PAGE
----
FRS 1: CASH FLOW STATEMENTS
AMENDMENT OF FRS 1 CASH FLOW STATEMENT
Cash flow statements are intended to complement the other primary financial statements. While information about profits and other gains or losses is obviously important in assessing the progress of a company, it is equally important to gain an understanding of how those gains and losses, and other transactions of the company, have been reflected in the cash flows (Chopping & Stephens 2003).
FRS 1 (revised) Cash flow statements came out in 1996 as a replacement to FRS 1 Cash flow statement. The release of FRS 1 (revised) lends itself to a potential question - the reasons for the issue of the revised standard.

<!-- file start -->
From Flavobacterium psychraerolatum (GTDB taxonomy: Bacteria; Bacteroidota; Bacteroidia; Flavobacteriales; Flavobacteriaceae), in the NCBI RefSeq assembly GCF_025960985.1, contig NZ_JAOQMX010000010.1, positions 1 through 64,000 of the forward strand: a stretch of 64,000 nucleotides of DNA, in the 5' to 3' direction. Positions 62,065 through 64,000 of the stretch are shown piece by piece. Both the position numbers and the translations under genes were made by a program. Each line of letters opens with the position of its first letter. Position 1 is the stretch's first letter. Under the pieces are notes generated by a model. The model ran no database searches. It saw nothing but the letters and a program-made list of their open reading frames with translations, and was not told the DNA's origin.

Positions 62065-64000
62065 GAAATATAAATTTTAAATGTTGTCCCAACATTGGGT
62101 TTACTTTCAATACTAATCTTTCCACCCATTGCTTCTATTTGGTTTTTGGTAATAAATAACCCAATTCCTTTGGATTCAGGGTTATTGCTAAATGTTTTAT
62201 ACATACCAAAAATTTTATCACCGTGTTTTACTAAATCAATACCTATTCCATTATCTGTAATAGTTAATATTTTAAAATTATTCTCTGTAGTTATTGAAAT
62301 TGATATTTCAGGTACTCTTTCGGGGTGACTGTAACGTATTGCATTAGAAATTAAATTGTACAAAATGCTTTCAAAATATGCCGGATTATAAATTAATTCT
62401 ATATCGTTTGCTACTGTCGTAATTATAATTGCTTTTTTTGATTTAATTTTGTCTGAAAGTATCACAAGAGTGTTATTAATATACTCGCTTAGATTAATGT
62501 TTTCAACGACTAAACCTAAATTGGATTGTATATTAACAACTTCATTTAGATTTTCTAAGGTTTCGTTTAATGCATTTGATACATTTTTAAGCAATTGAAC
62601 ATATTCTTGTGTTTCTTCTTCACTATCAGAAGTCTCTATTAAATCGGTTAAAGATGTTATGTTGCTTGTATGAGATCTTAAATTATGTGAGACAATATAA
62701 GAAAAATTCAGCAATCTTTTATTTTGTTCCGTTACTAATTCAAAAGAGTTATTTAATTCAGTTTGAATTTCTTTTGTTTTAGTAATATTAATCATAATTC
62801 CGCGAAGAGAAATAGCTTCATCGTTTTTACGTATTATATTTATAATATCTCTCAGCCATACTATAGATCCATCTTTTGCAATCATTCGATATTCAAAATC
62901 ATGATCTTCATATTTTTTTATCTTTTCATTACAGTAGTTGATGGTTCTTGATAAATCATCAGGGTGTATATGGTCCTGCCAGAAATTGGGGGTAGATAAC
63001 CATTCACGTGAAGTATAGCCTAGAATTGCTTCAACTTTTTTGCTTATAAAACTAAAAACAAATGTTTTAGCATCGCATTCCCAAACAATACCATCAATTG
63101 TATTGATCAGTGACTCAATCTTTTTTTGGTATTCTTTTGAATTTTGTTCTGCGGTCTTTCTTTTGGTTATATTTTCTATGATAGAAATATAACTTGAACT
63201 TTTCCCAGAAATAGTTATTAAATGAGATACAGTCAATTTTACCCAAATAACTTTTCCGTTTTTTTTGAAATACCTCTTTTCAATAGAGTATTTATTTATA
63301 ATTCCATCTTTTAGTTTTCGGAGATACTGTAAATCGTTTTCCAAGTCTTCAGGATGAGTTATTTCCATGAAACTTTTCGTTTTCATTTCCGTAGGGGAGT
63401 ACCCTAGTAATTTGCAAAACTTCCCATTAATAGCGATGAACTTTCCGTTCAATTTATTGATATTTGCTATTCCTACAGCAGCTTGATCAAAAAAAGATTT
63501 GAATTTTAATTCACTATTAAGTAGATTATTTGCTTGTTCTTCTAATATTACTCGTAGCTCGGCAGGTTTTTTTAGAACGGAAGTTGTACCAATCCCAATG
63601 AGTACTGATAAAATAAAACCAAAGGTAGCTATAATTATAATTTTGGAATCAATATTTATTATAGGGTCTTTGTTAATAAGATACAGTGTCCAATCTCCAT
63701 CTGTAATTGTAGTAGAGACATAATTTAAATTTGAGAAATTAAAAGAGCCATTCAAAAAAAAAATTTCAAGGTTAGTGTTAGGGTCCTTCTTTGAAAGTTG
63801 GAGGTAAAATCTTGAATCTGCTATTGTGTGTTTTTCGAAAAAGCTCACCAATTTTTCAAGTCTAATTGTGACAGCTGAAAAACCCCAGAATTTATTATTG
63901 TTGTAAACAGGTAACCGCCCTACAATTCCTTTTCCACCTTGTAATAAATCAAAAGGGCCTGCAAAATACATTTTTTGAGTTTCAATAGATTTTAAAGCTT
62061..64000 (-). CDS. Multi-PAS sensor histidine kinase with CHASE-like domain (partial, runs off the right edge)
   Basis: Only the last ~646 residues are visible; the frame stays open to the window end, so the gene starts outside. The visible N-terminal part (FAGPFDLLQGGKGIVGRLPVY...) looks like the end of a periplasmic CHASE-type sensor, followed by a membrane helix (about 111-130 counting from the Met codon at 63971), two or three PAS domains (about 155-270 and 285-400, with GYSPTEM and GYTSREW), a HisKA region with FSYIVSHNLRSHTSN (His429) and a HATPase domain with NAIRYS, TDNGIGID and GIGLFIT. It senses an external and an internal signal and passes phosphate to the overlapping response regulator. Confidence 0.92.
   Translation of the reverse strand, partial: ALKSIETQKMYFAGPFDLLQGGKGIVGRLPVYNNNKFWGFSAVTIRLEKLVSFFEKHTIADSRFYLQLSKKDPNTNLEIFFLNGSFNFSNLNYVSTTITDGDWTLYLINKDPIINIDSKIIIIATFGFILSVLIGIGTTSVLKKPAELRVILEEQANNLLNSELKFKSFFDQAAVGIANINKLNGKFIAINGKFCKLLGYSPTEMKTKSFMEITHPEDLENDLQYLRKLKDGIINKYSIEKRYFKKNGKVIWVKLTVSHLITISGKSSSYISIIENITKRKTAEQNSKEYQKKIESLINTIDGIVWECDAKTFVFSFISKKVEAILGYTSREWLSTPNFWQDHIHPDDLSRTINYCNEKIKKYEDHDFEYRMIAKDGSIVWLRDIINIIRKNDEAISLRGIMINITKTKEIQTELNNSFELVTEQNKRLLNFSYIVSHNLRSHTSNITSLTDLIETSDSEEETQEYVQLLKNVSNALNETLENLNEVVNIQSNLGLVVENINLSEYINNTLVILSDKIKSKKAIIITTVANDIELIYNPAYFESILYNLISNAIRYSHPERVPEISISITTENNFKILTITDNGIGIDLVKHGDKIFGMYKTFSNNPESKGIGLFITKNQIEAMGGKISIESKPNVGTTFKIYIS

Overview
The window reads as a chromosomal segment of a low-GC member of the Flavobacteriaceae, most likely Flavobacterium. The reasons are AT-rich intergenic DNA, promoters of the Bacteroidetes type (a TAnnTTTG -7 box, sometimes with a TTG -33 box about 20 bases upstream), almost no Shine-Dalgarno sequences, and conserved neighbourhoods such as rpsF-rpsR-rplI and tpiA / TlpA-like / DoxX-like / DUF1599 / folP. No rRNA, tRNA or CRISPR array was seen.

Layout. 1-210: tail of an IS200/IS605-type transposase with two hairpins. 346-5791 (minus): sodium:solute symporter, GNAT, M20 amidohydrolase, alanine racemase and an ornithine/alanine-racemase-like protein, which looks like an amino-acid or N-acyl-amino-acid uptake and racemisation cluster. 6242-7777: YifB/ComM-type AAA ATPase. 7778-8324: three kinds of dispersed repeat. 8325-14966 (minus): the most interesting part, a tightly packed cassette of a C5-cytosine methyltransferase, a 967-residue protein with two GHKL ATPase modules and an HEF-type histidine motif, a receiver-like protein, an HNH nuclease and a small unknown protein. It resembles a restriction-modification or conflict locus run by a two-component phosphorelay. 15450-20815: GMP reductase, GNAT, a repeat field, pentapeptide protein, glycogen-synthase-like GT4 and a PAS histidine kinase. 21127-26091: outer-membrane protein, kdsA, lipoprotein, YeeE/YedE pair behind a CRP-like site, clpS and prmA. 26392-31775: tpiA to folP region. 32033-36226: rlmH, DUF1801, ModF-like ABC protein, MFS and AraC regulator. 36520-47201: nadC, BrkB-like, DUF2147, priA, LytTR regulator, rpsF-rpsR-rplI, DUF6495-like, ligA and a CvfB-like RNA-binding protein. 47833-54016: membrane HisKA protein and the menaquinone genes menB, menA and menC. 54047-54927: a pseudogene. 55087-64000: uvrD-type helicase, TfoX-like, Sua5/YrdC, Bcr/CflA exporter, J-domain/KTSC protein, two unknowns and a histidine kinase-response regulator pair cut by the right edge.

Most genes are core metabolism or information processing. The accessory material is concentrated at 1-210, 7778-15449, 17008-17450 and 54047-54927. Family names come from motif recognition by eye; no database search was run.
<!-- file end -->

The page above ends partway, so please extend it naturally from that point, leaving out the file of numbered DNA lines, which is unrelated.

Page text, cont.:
REASONS FOR REVISING FRS 1
FRED 10 cash flow statements, the Financial Reporting Exposure Draft that preceded FRS 1 (revised), outlined several criticisms of FRS 1 (Business Source Premier 1996):
1. The main criticism was that the definition of 'cash and cash equivalents' was too restrictive.
Cash was not a problem, but because treasury management vary among entities, the definition of cash equivalents had presented difficulty.
2. The second criticism of FRS 1 was that the final balance on the cash flow statement was of little relevance in assessing the liquidity of the entity. By focusing on the movement in cash and cash equivalents, other balances such as movements on loans and long-term investments were ignored.
3. There was also a problem with the heading 'investing activities' on the face of the cash flow statement. 'Investing activities' included the cash effects of the purchase and sale of both long-term investments such as fixed assets, and short-term investments such as short-term deposits.
4. Finally, there was a general concern that the cash flow statement was not reflecting the more important or relevant aspects of cash...